May 4, 2015 § 1 Comment
May 4, 1015
I put a library hold on Not That Kind of Girl by Lena Dunham because the book is on all kinds of “must read” lists and also because my actress/filmmaker friend Dia told me all about Dunham just before she became so well-known for her HBO series Girls. When a copy finally became available three months after I put it on hold, though, I sat down in the library to read the first few pages before I committed to checking it out. After all, I’m trying to get a submission ready. I have a crap ton of books on my to-read shelf. If I actually checked out this particular book, I would have to finish it in the next two weeks because forget trying to renew it. (There are currently 16 holds on 14 copies.)
I was sold at “But I want to tell my stories, and, more than that, I have to in order to stay sane.”
What made me get up out of the library chair and immediately go check the book out, though, was Dunham’s hope that her stories will, among other things, stop the reader from “thinking that it was your fault when the person you are dating suddenly backs away, intimidated by the clarity of your personal mission here on earth.”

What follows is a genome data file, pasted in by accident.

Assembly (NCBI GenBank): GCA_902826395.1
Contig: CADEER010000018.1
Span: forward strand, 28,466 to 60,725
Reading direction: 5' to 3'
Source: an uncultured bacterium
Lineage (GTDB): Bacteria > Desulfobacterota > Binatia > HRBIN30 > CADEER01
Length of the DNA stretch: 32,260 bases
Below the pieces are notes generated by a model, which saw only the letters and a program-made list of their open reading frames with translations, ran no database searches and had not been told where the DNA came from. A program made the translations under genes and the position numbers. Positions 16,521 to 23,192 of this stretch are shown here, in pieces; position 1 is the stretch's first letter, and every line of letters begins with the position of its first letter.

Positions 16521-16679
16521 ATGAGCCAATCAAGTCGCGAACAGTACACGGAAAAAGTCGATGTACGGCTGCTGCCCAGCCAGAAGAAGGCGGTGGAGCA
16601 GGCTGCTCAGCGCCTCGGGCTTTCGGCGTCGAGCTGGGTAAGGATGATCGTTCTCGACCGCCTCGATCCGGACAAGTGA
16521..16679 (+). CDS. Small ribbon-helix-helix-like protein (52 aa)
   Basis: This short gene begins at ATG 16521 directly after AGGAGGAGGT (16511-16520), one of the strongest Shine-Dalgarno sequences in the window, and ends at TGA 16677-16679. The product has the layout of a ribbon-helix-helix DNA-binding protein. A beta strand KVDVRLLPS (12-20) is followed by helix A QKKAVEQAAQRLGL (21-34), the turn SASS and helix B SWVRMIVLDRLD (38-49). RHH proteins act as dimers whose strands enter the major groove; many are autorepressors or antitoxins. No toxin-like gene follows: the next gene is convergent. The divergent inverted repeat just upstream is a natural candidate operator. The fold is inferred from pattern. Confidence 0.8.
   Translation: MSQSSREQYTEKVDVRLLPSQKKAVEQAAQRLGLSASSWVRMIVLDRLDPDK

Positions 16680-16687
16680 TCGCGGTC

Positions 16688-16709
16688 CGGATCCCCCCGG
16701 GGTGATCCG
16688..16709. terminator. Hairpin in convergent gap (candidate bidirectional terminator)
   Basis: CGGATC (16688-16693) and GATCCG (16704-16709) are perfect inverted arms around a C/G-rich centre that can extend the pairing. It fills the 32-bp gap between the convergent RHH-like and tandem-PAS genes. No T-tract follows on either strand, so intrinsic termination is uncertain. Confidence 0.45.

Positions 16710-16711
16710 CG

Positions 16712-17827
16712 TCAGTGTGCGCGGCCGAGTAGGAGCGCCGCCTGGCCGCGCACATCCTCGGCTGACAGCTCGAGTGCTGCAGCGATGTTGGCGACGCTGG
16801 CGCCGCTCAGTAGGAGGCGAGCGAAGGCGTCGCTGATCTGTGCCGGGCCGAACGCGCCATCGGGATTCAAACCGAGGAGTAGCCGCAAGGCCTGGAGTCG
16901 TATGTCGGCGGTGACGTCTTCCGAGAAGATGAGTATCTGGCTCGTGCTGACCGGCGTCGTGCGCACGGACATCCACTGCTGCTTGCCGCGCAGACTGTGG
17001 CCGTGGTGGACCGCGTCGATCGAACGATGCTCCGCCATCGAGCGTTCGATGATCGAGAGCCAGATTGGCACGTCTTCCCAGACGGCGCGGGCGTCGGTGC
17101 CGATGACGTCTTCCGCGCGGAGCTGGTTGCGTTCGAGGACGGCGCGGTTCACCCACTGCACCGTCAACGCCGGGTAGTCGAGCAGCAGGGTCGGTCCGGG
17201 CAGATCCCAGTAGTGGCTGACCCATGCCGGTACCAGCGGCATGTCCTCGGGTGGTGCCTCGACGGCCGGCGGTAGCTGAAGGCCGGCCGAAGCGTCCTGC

Because I remembered all the dates that stopped happening and the relationships that ended shortly after the guy realized just how serious I am about this writing thing. And now I realized that it was okay.
It really is okay.
March 30, 2015 § Leave a comment
March 30, 2015
I was definitely trying to contain my giggling and snorting while reading this book at the pedicure salon. Moran’s essays on such subjects as the trap women have fallen into of spending time and money on waxing and wearing inadequate underwear are painfully hilarious:
“A man may think, I have a party next week. I’d better roughly scrub my face before I tootle on out the door.
A woman, on the other hand, will call up the calendar in her head—like the midair screens in Minority Report—and start a cycle of furious planning, based around hair management.”
Um, guilty. Only I get out my scary day planner.
“A case in point: a few months ago, I was on a crowded tube with a friend of mine, who gradually grew paler and quieter until she finally leaned forward and admitted that her knickers were so skimpy, her front bottom had eaten them entirely. . . . Clearly, this is not right. Jesus Christ. Underpants like this need to be bombed back to the Stone Age. Batman doesn’t have to put up with this shit—why should we?”
Thank you. If a pair of panties doesn’t provide ass coverage, I ain’t buying it.